Stevensville Mayor Brandon Dewey, who is facing a recall election on November 3, has filed a complaint with the Montana Commissioner of Political Practices, alleging that the political committee involved in placing the issue on the ballot, Committee to Recall the Mayor, failed to properly file as a committee in the Stevensville recall election as required by Montana campaign finance law and failed to file a C-6 finance report on the August 30, 2020 deadline for activity between June 26th-August 25th.
Dewey was recently the subject of a similar complaint himself. Former mayor Jim Crews filed a complaint against Dewey for not registering with the COPP as a candidate in the Recall Election and failing to file two of the required financial reports. Dewey was found in violation by the COPP.
In his complaint against the Committee to Recall the Mayor, Dewey writes, “A local issue becomes a local ballot issue ‘upon certification by the proper official that the legal procedure necessary for its qualification and placement on the ballot has been completed’, 13-1-101(6)(b), MCA. In the decision of Crews v. Dewey, the Commissioner of Political Practices found that “Because Mayor Dewey did not resign the office, on May 27 the requirement to hold a special recall election was formally triggered under Mont. Code Ann. §2-16-622(1).”
Dewey argues that state law provides a committee seeking to place a ballot issue before the electors five days to file the relevant statement with the COPP. Because the legal procedure to place the recall issue on the ballot issue was completed on May 27, 2020, the C-2 Committee Registration as a political committee was due to the COPP on or before June 3, 2020. Committee to Recall the Mayor did not provide a completed Committee Registration to the COPP until June 17, 2020. Committee to Recall the Mayor failed to properly file as a committee in the Stevensville recall election as required under Montana campaign finance law, according to Dewey.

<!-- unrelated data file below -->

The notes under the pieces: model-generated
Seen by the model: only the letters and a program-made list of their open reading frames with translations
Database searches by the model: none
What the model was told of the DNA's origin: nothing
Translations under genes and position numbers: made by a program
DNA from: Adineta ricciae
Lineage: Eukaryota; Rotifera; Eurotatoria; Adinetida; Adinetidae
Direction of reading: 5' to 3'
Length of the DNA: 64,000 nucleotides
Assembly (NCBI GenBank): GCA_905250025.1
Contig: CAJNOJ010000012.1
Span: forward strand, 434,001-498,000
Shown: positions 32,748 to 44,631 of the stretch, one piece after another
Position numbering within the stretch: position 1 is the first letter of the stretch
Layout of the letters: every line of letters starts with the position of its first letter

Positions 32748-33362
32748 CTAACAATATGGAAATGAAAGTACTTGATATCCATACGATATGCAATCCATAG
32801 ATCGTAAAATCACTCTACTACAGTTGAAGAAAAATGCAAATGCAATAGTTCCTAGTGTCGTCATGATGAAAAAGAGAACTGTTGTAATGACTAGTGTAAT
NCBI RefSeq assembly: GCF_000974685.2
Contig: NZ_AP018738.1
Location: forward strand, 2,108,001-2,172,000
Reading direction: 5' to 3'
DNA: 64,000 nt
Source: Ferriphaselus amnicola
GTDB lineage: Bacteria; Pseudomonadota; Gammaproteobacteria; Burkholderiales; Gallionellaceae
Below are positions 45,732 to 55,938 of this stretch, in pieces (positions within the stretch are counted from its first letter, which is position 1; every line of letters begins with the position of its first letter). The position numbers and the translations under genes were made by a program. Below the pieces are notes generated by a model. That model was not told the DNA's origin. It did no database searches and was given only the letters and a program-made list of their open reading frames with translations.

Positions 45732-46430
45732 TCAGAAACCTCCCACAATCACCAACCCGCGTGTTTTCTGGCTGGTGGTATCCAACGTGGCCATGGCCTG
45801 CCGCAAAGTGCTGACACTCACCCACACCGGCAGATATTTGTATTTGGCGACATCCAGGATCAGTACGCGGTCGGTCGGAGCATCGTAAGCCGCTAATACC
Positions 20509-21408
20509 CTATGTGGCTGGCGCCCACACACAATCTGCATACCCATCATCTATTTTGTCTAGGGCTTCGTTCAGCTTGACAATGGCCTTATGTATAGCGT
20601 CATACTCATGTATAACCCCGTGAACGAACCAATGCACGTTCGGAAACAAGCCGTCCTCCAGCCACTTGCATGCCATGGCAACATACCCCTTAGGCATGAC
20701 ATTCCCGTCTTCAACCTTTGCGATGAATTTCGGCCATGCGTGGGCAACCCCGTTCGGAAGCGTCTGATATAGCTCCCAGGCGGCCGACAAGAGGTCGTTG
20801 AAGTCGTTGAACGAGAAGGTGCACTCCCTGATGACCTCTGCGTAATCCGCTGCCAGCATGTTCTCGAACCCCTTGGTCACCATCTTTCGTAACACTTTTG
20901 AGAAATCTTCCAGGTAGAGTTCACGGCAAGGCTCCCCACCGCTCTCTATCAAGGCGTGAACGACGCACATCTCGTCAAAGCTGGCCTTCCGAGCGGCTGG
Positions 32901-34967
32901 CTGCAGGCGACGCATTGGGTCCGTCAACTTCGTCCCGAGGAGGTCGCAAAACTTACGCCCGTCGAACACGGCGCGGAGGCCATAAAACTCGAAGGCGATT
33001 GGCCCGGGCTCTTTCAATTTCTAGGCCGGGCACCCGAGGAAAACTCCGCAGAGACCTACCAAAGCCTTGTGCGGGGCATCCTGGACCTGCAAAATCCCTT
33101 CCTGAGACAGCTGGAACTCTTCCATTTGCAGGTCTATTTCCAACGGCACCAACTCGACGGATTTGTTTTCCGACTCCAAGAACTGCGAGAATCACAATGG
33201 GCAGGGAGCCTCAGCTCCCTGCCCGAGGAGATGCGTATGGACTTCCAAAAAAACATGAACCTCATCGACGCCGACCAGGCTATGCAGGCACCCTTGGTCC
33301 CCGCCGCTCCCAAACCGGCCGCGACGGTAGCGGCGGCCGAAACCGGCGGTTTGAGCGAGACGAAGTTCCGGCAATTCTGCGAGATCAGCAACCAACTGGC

“You will see that many of the individuals listed as circulators on the enclosed Petition Signers Report are also listed on campaign finance reports filed with your office by Committee to Recall the Mayor. Based on this information, there is no question that Committee to Recall the Mayor sought to place the recall issue before the voters of Stevensville,” wrote Dewey.
Dewey also argues that the law was violated concerning financial reports as well. He states that according to the COPP website reporting calendar for committees including Independent, Incidental, Political Party, and Ballot Issue Committees, C-4 and C-6 reports were due on August 30, 2020 for activity between June 26th-August 25th. However, the Campaign Electronic Reporting System only reflects that Committee to Recall the Mayor did not file the required report on or before the deadline of August 30, 2020. The Campaign Finance report filed by the committee on September 19, 2020 verifies that activity did in fact occur during the previous reporting period but was not reported by the deadline corresponding with that period. The September 19th campaign finance report reflects $1,220.00 in expenditures between July 6th and July 17th. These expenditures should have been reported by August 30, 2020.
The complaint has been accepted by the COPP and is under investigation.
Jim Crews says
It was obviously just an oversight, minor non intentional error that can be corrected very easily.
Not like the Mayor breaking state and local law, and trying to hide it.
Brandon Dewey says
It’s interesting that when your cronies commit “an oversight, minor non intentional error that can be corrected very easily” it amounts to no big deal even if it is breaking state law…
A lack, or even misrepresentation, of facts on your part does not constitute a cover-up on mine. There’s nothing being hidden, nor have I or anyone within my administration ever tried to hide anything.
Sharon Gee says
Michael Howell, you explained everything very well.
Thank you for presenting this in such an easy-to-understand way.